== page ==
With Veterans Day coming this week, it is a good time to do some relevant reading. If you saw the HBO miniseries “The Pacific” or “The War” the documentary on World War II by Ken Burns, the name Eugene “Sledgehammer” Sledge — will be instantly recognizable. Sledge’s book, With the Old Breed recounts the bloody battles fought by island-hopping Marines in WWII.

Sledge was born in 1923 and grew up in Mobile, Alabama. He joined the Marine Corps just after the United States Pacific Fleet was bombed at Pearl Harbor; he had just turned 19 years old a month before. He served in K Company, 3rd Battalion, 5th Marines, 1st Marine Division (K/3/5).

Eugene Sledge during WWII

Sledge took part in the bloody fighting in Peleliu and Okinawa as a mortarman and rifleman, one of only 10 men from his regiment that took part in both of those campaigns and weren’t wounded. But while Sledge wasn’t awarded a Purple Heart, he was as deeply wounded as many other Marines by what he saw, did, and experienced.  

After the Japanese surrendered, Sledge was posted to China before being returned to the United States in 1946. He had a rough time transitioning to civilian life in Mobile after what he did during some of the most savage fighting in the war.

In 1946, Sledge was trying to register for classes at Alabama Polytechnic Institute — now Auburn University. Colleges were giving (and still do) college credit for some courses taken in the military. A young woman that Sledge described as a “pretty brunette” kept questioning him as to what schools he had attended as a Marine. When none of the numerous courses in tactics and weapons showed up on her list, she finally said in a loud exasperated voice, “Didn’t the Marine Corps teach you anything?!”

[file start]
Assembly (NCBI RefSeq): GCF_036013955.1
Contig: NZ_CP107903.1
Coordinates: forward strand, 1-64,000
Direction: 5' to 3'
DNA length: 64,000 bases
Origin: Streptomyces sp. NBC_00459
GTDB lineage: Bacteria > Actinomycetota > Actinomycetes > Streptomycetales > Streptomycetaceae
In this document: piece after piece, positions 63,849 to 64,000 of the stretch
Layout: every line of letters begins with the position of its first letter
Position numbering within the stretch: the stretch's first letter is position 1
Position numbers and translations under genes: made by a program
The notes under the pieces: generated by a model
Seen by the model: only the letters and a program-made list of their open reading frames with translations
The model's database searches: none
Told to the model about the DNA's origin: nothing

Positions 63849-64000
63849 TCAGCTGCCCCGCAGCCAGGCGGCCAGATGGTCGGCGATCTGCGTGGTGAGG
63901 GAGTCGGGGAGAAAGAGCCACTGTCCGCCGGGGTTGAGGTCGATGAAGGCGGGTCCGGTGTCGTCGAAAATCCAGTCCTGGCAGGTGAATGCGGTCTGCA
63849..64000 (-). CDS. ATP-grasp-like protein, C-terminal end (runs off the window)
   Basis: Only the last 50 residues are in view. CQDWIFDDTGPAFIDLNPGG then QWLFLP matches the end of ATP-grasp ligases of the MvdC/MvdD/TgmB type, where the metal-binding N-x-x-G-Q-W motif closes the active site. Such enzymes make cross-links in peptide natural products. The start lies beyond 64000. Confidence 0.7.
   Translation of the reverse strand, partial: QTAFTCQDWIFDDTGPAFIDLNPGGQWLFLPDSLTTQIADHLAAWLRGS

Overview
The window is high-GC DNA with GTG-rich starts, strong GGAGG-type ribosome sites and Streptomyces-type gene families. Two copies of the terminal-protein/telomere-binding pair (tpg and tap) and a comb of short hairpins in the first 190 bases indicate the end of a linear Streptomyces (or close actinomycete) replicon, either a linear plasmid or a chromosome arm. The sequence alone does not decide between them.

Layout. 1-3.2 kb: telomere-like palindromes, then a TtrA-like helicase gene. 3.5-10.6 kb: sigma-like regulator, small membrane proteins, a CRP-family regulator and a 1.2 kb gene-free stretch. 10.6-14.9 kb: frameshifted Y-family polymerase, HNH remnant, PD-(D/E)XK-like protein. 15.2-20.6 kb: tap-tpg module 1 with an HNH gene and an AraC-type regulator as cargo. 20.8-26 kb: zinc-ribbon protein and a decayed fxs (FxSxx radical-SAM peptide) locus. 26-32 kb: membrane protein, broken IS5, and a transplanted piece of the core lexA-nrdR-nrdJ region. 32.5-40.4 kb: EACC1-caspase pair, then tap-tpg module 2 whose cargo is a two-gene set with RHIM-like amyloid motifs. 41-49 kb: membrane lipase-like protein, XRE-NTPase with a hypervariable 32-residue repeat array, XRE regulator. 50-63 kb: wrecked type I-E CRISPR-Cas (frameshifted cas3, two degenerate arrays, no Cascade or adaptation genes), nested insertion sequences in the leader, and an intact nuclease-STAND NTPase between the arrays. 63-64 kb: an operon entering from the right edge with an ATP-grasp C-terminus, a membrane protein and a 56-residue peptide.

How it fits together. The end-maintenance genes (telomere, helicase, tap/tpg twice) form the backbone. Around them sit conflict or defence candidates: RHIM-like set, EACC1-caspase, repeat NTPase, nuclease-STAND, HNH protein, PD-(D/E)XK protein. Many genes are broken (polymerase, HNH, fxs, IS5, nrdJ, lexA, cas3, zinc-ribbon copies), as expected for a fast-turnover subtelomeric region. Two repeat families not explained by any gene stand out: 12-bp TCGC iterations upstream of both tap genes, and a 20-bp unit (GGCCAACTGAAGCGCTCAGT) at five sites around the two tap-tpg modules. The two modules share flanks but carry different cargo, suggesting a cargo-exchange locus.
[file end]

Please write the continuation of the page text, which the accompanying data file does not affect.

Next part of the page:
The room became quiet, and Sledge, raising his voice, answered, “Lady, there was a killing war. The Marine Corps taught me how to kill Japs and try to survive. Now, if that don’t fit into any academic course, I’m sorry. But some of us had to do the killing — and most of my buddies got killed or wounded.”

Sledge was so affected by his wartime experiences that he could no longer hunt: the thought of killing or wounding an animal was abhorrent to him. His father, a physician, suggested he take up bird watching rather than hunting. Although he graduated with a BS in Business Administration, he returned to Auburn and studied science, eventually getting his Doctorate in Biology. 

But his love of science could only keep those nightmares of Peleliu and Okinawa at bay for so long. His wife urged him that he put his story on paper to ease his own internal suffering.